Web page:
So, while on our respective lunch breaks, we were all trying to figure out whether Aaron Burr held a position in Jefferson's cabinet, and being the Paragon of Information of my workplace, I went immediately to Wikipedia, and of course this jumped out at me:
Leave it to comics to make history more awesome than it already is. And thank you, Wikipedia.
Are you as surprised as I am that Hal actually knew what year Aaron Burr died?
How often to you see something historical in a comic book today? Comics today seem to exist in a cultural bubble: I'm not sure what world the characters live in. I know they live in the U.S., becuase pop culture references get dropped every now and then. Because I'm just one of those people that likes to learn random things, I kind of miss the "educational" value that comics had in the Silver Age. Even if they got the science wrong in a Flash comic, at least they were trying. And there were those little articles in between the stories that were somehow related to the stories: an article about astronomy in Mystery in Space, for example. I think reading a comic would be a little richer if some knowledge was added to the mix, and if those little informational columns came back, they could be an incentive to buy single issues, assuming they aren't printed in trades.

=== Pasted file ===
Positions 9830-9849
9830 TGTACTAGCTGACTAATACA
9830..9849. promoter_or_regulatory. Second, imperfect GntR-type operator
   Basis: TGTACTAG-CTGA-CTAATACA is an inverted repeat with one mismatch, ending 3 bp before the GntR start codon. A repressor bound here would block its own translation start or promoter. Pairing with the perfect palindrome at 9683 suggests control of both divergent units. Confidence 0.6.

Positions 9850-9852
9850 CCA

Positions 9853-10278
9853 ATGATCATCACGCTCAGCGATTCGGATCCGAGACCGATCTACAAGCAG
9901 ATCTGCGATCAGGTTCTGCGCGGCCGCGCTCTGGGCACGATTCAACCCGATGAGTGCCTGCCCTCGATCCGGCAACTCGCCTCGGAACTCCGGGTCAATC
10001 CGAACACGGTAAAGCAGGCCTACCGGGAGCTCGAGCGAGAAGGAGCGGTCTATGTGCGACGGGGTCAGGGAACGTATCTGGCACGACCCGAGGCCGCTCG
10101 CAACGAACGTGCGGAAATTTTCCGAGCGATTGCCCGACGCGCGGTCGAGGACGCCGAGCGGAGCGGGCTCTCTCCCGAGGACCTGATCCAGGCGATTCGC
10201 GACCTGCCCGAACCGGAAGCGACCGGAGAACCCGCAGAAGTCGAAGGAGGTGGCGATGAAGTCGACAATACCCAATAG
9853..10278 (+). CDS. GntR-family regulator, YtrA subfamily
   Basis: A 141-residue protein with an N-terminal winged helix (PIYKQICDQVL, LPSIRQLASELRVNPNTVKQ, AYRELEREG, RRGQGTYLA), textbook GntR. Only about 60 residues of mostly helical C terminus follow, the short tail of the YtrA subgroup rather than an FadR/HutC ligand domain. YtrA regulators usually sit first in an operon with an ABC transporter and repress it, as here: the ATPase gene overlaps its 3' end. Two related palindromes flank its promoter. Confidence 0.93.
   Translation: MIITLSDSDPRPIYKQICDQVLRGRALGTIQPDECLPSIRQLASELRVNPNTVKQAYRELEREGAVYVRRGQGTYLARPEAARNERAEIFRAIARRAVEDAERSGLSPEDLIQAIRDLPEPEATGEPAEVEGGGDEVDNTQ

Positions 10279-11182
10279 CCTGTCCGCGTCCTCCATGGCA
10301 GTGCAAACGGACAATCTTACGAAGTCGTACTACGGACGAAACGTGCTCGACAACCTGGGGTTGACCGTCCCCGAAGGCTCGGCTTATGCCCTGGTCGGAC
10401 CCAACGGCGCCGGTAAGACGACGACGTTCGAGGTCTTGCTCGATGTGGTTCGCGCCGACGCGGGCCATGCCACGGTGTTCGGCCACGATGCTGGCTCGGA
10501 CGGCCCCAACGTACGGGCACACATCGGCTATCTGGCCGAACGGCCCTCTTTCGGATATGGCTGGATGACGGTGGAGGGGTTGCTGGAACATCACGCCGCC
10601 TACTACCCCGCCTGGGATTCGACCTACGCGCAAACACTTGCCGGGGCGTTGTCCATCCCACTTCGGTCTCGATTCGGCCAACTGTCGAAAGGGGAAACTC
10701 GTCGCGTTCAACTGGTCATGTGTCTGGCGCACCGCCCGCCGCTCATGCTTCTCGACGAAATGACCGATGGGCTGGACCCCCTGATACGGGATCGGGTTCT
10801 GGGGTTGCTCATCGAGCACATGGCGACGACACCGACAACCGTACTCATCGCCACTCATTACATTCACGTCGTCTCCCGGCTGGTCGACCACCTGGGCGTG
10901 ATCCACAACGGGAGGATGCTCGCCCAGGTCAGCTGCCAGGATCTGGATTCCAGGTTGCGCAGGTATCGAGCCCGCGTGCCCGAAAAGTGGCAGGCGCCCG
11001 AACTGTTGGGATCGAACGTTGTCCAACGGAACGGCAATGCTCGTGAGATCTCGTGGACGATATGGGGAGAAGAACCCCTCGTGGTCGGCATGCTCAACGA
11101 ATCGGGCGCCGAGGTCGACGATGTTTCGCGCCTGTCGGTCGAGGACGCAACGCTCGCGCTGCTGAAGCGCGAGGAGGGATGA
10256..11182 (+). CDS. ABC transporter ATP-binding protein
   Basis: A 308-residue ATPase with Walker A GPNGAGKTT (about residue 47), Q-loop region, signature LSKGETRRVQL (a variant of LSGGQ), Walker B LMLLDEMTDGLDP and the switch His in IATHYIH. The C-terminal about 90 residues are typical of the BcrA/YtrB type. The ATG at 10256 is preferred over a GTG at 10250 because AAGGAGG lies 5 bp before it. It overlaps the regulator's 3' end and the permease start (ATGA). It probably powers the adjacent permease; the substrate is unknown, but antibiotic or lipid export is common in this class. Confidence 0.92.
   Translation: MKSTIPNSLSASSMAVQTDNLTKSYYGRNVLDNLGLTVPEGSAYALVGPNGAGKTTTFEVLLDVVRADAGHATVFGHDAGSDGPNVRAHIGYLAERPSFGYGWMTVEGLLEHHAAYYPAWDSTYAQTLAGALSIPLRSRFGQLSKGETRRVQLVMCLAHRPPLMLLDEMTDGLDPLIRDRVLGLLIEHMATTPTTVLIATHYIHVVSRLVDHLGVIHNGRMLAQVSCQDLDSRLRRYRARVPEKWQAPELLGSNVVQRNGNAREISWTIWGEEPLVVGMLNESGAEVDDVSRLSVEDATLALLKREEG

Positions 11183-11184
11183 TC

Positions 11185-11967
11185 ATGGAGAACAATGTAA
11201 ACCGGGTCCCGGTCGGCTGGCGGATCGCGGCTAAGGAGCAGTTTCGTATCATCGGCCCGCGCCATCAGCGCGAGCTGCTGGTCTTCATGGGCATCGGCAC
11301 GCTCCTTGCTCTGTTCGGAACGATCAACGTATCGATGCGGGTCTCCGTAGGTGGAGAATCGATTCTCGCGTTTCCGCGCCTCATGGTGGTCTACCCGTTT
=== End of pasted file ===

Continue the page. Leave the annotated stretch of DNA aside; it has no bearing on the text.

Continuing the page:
Well, if you consider going on a power trip and prompting the aliens' western territories to secede from the Union, well, then sure, I guess he succeeded.
While I don't need an overtly-historical story like this one to make me happy, I'd like a little mention of something I could use to win Jeopardy someday. Maybe the Flash rogues were the ones really responsible for stealing The Scream, for example?
My favorite panel. Too bad this didn't happen in real life. In the sequel to this story, Hamilton shows up and is all awesome and finishes what the monster started. Okay, not really, but that would be cool.